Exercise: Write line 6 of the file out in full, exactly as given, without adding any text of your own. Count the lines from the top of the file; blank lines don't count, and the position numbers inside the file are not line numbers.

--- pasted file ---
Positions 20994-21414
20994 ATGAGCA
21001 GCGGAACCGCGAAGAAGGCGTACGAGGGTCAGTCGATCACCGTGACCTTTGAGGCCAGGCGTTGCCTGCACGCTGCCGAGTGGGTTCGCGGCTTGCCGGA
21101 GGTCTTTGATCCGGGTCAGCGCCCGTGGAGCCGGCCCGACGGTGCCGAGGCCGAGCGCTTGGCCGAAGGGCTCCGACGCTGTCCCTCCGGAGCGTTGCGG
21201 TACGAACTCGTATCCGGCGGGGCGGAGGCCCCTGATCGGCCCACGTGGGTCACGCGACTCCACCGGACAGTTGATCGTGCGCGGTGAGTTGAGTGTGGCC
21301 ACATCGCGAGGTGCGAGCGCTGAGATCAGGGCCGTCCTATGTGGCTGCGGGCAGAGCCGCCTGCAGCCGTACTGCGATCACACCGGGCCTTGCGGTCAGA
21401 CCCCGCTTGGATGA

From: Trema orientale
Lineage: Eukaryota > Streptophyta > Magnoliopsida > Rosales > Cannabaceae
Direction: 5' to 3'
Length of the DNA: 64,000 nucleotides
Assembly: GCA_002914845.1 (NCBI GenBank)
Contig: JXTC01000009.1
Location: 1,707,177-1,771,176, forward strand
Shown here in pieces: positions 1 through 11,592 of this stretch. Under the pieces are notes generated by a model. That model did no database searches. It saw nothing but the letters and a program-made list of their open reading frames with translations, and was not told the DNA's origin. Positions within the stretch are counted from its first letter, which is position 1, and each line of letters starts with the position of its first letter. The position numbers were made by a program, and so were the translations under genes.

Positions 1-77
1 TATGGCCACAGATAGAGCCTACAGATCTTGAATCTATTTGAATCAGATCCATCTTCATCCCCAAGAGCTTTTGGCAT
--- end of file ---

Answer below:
21301 ACATCGCGAGGTGCGAGCGCTGAGATCAGGGCCGTCCTATGTGGCTGCGGGCAGAGCCGCCTGCAGCCGTACTGCGATCACACCGGGCCTTGCGGTCAGA